August 9, 1999 -- Feds seek to involve fishermen in planning and conducting studies




New program will

identify fishery questions

and find answers









Contact:
George Liles
PH: (508) 495-2378
FAX: 508 495-2258


NR99-14

NMFS Northeast Region

N         E         W         S

NOAA Fisheries has established a program to involve the fishing industry directly in planning and conducting studies that provide useful information for managing fisheries.

The new industry/government cooperative research program, announced today by NOAA Fisheries Northeast Regional Administrator Pat Kurkul, is made possible by a $1.88 million appropriation designed to improve the management of Northeast commercial fisheries.

"Virtually everyone who looks at the challenges facing fisheries in the Northeast agrees it is time to get the fishing industry and scientists working together more closely -- and we've begun to do that," Kurkul said. "These new funds provide the people and money we need to demonstrate the benefits of a longer-term, ongoing program of rigorous, collaborative industry-based research."

In one key element of the new program, a NOAA Fisheries staff office in the Northeast will be devoted to encouraging, managing, and coordinating research collaborations that involve industry and others. The program will also fund technical expertise needed to design research projects and analyze results, and trained observers needed to monitor experiments in some fisheries.

"This is a multi-faceted program that we hope will provide information and answers for managers," Kurkul said. "The program includes support for the New England Fishery Management Council's new scientific steering committee -- the mechanism in the Northeast for reaching consensus on collaborative research priorities. The agency will work with industry and the council to support cooperative research projects that address what we've all agreed are the most important fishery questions."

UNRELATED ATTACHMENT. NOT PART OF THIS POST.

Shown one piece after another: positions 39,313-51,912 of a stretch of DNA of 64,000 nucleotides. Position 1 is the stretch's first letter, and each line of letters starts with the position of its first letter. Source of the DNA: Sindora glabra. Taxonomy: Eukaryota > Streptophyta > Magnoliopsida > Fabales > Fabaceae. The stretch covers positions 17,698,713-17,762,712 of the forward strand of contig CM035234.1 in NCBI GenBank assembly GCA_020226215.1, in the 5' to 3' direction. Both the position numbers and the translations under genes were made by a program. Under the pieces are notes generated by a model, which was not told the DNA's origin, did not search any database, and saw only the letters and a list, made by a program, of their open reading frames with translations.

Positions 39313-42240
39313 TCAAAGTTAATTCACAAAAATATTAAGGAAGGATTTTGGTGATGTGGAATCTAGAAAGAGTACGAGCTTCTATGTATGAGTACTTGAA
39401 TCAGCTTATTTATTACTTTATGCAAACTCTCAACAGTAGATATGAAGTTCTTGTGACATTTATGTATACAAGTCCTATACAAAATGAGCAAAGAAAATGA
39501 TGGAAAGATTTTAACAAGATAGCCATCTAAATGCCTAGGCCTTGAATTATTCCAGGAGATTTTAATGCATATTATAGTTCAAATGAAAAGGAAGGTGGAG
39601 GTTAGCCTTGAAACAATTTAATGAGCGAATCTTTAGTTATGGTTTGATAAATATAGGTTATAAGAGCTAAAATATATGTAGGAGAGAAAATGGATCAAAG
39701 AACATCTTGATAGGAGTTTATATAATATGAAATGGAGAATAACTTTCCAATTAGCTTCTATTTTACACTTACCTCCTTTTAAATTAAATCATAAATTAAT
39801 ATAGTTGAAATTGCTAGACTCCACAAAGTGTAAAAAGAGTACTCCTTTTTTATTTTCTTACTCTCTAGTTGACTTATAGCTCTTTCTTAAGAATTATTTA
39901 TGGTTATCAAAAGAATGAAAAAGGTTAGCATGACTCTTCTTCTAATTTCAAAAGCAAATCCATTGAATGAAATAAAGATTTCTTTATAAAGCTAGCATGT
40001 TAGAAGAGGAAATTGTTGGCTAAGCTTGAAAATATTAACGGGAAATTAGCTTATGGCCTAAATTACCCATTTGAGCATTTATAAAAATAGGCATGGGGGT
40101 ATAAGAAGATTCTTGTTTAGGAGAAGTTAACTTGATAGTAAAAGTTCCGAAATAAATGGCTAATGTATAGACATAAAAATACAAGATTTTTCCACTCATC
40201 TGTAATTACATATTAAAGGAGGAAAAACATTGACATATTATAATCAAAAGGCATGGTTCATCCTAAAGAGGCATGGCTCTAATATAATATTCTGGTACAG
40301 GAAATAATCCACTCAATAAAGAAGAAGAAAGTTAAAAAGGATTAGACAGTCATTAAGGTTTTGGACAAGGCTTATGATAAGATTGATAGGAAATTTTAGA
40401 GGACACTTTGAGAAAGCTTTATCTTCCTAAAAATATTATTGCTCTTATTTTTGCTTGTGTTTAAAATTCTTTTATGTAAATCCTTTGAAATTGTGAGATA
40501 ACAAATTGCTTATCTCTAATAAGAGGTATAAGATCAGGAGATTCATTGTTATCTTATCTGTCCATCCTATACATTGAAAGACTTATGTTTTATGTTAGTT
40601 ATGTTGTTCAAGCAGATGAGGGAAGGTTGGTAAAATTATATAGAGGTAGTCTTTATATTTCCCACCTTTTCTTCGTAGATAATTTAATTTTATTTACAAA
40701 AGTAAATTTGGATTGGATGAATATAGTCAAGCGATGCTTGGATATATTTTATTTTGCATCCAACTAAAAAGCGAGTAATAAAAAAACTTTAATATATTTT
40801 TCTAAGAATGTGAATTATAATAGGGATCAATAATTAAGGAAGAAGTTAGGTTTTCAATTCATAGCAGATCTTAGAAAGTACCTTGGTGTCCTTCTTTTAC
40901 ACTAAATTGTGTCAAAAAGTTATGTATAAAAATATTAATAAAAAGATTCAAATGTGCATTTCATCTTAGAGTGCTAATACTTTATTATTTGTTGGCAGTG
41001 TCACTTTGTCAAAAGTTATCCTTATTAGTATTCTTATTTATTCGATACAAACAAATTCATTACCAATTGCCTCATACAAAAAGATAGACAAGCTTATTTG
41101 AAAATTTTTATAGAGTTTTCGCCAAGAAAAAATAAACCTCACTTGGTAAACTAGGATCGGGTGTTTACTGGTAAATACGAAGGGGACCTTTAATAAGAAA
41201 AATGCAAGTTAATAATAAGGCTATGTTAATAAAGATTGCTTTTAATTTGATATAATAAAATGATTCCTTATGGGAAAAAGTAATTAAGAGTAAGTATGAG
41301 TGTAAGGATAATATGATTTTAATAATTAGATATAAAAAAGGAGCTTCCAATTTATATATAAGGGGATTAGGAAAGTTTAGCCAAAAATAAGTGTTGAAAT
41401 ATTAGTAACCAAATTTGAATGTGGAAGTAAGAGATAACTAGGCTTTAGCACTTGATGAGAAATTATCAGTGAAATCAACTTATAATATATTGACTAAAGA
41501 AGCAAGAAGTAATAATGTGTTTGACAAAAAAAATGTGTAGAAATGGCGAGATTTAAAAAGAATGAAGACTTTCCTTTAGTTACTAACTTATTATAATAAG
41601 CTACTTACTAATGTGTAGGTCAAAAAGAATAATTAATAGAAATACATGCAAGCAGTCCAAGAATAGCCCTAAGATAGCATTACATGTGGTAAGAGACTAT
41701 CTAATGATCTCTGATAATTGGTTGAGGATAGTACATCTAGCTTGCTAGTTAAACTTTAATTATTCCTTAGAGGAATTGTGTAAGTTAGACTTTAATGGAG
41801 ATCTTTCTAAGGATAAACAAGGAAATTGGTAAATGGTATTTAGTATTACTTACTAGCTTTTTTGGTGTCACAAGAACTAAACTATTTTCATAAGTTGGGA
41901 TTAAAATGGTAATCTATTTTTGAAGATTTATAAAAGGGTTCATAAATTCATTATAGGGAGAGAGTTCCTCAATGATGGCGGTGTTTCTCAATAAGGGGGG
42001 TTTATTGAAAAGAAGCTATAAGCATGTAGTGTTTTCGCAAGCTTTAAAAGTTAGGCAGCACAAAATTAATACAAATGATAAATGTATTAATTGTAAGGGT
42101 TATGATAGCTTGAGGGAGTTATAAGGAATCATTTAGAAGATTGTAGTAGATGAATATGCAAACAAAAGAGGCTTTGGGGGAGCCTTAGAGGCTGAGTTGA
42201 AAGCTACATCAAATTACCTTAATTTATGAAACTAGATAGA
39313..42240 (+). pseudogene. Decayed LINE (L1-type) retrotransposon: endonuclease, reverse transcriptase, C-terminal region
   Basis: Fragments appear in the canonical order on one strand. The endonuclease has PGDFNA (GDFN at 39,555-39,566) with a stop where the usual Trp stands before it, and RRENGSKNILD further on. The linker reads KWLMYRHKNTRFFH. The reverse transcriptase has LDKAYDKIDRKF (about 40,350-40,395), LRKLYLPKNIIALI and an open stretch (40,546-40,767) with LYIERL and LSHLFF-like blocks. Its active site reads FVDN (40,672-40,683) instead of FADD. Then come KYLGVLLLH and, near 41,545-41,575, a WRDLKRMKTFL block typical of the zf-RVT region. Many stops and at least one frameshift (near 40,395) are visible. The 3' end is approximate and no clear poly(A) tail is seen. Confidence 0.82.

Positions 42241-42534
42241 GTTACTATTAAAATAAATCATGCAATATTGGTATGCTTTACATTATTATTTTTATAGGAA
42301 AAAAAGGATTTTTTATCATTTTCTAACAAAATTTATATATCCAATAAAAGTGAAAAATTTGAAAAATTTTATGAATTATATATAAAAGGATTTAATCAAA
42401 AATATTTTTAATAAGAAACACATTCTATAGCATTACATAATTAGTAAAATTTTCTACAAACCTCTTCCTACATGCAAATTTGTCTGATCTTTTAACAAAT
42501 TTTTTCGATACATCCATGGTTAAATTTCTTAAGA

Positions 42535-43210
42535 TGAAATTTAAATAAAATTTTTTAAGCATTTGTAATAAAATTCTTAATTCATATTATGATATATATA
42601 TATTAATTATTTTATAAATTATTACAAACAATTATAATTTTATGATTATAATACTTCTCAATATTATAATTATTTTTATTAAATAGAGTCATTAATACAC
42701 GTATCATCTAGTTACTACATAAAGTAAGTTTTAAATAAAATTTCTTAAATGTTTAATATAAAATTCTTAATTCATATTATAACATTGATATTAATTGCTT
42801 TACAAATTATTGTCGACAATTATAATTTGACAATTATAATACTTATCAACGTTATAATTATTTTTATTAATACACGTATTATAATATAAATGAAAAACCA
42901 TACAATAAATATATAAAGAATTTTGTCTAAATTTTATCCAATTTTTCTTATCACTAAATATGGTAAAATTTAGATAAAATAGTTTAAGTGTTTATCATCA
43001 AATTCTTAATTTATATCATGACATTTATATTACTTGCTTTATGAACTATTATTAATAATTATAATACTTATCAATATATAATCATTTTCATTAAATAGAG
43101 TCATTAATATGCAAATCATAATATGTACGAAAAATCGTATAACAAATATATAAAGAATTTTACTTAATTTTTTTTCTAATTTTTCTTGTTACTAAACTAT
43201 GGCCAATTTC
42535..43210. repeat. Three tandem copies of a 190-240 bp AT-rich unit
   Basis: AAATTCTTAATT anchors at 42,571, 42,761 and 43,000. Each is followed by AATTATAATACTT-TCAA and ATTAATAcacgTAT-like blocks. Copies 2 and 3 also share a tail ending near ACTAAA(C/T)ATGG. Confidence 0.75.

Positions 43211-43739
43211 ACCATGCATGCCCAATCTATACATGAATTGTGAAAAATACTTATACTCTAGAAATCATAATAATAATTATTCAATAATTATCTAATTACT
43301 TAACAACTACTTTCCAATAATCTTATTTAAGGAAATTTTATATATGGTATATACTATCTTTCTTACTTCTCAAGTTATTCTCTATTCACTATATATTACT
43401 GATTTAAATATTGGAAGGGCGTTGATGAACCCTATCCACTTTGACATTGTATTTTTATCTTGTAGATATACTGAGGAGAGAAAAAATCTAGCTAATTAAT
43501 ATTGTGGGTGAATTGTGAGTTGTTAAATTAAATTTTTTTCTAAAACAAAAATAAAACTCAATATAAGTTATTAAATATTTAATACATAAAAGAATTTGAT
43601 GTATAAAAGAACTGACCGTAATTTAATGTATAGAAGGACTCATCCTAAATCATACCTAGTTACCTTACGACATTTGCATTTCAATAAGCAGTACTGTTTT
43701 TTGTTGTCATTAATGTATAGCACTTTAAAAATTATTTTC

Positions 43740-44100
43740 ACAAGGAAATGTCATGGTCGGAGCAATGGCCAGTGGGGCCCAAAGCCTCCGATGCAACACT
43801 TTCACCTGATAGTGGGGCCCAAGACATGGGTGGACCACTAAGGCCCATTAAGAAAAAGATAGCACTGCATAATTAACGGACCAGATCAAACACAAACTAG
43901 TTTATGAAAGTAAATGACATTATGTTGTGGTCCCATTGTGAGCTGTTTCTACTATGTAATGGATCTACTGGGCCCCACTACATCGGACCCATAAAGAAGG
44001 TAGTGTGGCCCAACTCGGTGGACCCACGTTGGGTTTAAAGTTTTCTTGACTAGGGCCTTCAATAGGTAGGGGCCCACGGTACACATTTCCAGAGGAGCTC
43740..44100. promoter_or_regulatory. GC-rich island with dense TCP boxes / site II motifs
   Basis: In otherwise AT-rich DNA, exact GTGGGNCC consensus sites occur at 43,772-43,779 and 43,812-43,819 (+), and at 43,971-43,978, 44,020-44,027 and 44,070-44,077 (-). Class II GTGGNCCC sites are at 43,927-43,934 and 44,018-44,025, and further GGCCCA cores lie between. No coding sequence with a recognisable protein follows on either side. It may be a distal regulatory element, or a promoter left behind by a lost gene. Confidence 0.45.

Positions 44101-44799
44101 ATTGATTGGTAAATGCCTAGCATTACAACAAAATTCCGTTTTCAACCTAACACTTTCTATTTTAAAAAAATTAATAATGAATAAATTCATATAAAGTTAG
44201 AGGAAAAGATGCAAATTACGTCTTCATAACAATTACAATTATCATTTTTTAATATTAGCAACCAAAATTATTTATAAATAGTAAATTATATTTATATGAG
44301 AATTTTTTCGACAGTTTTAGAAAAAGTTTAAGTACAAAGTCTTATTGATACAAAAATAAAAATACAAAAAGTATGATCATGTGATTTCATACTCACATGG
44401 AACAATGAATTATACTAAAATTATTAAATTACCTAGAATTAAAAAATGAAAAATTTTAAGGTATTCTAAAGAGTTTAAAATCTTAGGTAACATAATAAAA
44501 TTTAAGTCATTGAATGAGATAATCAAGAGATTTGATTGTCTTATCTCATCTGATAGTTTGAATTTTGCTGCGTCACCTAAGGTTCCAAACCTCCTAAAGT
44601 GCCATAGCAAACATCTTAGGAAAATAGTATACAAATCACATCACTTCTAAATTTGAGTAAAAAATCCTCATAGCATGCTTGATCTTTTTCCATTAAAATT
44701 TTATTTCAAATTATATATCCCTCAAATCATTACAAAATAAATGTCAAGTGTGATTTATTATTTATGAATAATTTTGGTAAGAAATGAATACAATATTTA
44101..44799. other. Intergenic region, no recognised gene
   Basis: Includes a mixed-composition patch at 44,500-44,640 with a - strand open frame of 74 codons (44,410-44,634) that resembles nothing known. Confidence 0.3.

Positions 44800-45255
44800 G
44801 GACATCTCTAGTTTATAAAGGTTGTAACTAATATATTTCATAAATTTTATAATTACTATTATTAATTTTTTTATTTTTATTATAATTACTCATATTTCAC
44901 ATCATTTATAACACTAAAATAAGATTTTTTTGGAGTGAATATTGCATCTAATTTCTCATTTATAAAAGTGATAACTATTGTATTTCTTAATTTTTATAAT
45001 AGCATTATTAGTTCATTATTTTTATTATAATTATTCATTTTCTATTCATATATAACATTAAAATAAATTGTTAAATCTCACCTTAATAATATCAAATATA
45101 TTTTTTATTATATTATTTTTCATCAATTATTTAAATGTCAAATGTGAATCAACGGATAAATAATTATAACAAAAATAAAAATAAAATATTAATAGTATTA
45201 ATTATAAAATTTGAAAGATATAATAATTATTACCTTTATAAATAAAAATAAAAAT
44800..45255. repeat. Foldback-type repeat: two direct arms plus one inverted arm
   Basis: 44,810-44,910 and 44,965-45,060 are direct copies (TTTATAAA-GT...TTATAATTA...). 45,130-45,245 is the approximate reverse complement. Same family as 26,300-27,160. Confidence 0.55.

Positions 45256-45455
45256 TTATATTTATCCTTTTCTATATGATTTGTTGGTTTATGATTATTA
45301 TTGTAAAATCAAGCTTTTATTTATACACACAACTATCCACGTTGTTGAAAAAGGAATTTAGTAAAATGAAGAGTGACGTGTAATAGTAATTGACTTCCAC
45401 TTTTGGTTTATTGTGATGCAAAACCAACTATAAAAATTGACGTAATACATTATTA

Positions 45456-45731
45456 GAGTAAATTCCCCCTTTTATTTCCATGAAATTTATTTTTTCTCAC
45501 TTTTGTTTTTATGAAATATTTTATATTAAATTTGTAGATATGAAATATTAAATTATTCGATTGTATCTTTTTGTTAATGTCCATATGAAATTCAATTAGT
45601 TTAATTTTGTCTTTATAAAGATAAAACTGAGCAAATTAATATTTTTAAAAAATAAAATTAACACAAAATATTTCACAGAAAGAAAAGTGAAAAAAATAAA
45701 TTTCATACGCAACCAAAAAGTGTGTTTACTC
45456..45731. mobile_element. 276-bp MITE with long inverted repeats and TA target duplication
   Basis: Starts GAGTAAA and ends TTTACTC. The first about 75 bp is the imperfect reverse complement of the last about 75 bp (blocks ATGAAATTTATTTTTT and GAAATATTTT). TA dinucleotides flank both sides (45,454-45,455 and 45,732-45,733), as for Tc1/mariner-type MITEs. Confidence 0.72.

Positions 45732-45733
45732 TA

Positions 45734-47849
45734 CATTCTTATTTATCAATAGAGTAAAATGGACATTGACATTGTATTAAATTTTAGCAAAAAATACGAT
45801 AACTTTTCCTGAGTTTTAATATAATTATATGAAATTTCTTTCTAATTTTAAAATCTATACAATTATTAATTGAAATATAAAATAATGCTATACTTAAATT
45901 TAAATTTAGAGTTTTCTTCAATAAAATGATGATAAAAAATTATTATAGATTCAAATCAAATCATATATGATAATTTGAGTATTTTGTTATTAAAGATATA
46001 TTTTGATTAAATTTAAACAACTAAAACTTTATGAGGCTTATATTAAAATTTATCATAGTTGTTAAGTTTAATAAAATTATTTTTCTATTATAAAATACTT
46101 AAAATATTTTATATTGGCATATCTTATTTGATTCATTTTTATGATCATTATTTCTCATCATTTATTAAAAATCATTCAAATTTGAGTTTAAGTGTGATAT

Initially the program will coordinate cooperative research that utilizes fishing vessels that received compensation under this year's $5 million New England groundfish disaster relief program. The disaster relief program, which was designed with input from industry, directed NOAA Fisheries to provide compensation to some fishermen affected by the continued poor condition of the Gulf of Maine cod in exchange for their help with as-yet-undefined fishery research to be conducted sometime before 2001.

"We want to move quickly to take advantage of research opportunities generated through the disaster relief program," Kurkul said. "At the same time, we will make sure the projects reflect sound scientific methods, and produce reliable data that truly help us make better fishery management decisions."

The new Cooperative Programs Coordination (CPC ) office will be the point of contact between NOAA Fisheries and fishermen who want to become involved in joint research projects. The CPC office will have a budget to allocate funds to cover the cost of NOAA Fisheries' participation in collaborative projects.

The cooperative research program also includes support for:

* the New England Fishery Management Council's research planning and coordination this will include support for a scientific research steering committee

* the Northeast Fisheries Science Center to allow center personnel to participate in collaborative research

* training and paying fishery observers

* scientific sampling of landings in ports and data processing

* improved groundfish fishery monitoring including purchase of a computerized system to simplify vessel reporting requirements and to improve access to vessel records for vessel owners

* additional enforcement costs that arise from research projects that have been granted exemptions from regulations.



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(File Modified Nov. 24 2004)